Premenopausal African-American women suffer disproportionately from a higher incidence of the basal-like “triple-negative” breast cancer compared to Caucasian-American patients. Currently, no effective molecular therapies exist for this highly aggressive cancer and, consequently, patient survival is poor. The majority of studies investigating differences in breast cancer between African- and Caucasian-American women examine tumor characteristics, however, the etiologic factors that lead to this disparity remain undefined. Our preliminary data implicate a role for HGF in breast cancer progression and in differences between African-American and Caucasian patients. To further understand the role of this pathway in cancer disparities we will address two Aims. Aim 1 will identify a gene expression signature for HGF via microarray analysis and use this signature to evaluate the expression of the HGF pathway in African-American vs. Caucasian patients and according to breast cancer subtype. Aim 2 will use primary cell lines from African-American and Caucasian patients to evaluate the effects of variation in HGF expression by fibroblasts on cancer cell phenotypes including proliferation and motility assays. Thus, our primary objective is to identify the mechanisms involved in the development of aggressive, metastatic breast cancer in premenopausal African-Americans, as a consequence of stromal effects at the site of the cancerous lesion.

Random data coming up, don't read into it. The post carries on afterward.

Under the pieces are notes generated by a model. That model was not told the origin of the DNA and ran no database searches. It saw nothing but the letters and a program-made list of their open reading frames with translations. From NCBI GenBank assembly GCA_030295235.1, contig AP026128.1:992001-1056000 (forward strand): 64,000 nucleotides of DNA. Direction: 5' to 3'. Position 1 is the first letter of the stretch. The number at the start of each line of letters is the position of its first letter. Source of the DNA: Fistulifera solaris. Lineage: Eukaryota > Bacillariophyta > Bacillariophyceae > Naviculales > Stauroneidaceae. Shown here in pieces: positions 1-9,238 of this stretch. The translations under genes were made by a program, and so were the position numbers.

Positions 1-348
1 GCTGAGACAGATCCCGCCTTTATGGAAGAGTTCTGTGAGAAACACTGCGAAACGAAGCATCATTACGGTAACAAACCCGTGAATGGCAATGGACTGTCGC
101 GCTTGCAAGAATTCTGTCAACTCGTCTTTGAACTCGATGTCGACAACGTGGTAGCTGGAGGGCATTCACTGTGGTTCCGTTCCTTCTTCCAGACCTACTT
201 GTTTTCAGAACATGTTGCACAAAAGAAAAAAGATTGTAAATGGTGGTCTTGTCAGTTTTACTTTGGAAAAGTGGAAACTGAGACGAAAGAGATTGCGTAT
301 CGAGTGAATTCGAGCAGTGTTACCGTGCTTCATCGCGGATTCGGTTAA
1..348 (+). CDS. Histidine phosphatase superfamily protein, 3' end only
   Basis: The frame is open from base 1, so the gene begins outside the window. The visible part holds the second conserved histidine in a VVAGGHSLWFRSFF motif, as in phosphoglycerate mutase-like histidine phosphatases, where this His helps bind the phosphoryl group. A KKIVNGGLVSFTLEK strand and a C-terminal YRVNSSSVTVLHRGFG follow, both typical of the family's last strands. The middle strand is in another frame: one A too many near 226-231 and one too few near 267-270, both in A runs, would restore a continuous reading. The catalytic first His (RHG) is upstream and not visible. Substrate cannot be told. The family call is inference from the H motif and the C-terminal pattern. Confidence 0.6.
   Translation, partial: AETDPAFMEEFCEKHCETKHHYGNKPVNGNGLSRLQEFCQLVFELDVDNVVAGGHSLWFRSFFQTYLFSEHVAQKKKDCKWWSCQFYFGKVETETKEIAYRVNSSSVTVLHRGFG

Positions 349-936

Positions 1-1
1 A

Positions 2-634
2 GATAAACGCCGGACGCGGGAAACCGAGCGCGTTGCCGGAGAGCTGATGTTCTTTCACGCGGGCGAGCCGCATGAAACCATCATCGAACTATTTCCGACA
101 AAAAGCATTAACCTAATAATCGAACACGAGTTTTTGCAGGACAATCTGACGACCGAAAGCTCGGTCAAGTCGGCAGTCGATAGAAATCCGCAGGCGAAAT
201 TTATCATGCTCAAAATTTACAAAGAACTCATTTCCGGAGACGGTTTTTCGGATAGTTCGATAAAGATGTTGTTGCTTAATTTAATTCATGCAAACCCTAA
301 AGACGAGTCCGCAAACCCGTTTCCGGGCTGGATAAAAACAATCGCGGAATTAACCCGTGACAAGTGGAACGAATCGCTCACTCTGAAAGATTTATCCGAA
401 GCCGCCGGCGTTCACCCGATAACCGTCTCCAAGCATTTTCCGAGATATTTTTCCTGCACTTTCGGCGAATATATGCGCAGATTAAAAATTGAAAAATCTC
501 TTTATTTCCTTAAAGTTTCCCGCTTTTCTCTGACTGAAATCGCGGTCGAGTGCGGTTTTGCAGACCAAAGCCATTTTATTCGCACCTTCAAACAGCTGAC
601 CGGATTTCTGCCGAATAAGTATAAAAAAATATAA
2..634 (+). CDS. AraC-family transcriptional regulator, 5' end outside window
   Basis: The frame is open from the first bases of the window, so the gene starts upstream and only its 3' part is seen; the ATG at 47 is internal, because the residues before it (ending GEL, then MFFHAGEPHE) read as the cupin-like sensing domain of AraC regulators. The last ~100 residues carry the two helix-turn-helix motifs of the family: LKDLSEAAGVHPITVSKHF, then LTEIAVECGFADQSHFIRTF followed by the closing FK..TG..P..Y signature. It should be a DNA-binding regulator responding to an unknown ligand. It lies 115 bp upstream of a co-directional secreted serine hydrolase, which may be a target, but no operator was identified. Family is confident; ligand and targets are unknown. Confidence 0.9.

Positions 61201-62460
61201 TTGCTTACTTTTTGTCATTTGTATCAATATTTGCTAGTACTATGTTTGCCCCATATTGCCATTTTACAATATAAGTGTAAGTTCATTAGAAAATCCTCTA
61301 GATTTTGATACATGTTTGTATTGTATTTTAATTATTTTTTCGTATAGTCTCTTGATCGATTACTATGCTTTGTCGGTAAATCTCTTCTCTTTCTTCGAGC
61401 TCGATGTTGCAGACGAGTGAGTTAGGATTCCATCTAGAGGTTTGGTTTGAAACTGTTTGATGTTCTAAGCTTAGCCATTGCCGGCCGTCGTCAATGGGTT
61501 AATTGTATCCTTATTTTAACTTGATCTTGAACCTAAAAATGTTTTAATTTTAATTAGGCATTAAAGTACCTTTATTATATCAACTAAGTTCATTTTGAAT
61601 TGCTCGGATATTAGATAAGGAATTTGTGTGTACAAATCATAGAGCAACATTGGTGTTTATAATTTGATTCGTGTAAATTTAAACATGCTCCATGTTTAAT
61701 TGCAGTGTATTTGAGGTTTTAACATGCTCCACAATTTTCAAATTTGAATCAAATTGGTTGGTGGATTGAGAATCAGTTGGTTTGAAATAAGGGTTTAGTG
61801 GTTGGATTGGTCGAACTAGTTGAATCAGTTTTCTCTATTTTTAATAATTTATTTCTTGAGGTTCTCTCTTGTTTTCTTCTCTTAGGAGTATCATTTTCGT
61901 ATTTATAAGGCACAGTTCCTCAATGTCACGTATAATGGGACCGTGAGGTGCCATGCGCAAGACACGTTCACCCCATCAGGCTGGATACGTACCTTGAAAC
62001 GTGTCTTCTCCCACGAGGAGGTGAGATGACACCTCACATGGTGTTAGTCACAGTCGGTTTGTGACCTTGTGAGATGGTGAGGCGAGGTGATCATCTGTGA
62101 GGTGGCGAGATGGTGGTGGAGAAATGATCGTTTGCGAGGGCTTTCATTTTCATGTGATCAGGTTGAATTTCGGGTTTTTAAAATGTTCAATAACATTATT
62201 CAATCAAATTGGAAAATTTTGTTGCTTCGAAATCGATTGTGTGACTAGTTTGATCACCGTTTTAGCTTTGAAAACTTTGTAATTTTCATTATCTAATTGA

|Effective start/end date||9/1/14 → 8/31/15|
- North Carolina Central University (NCCU)
Triple Negative Breast Neoplasms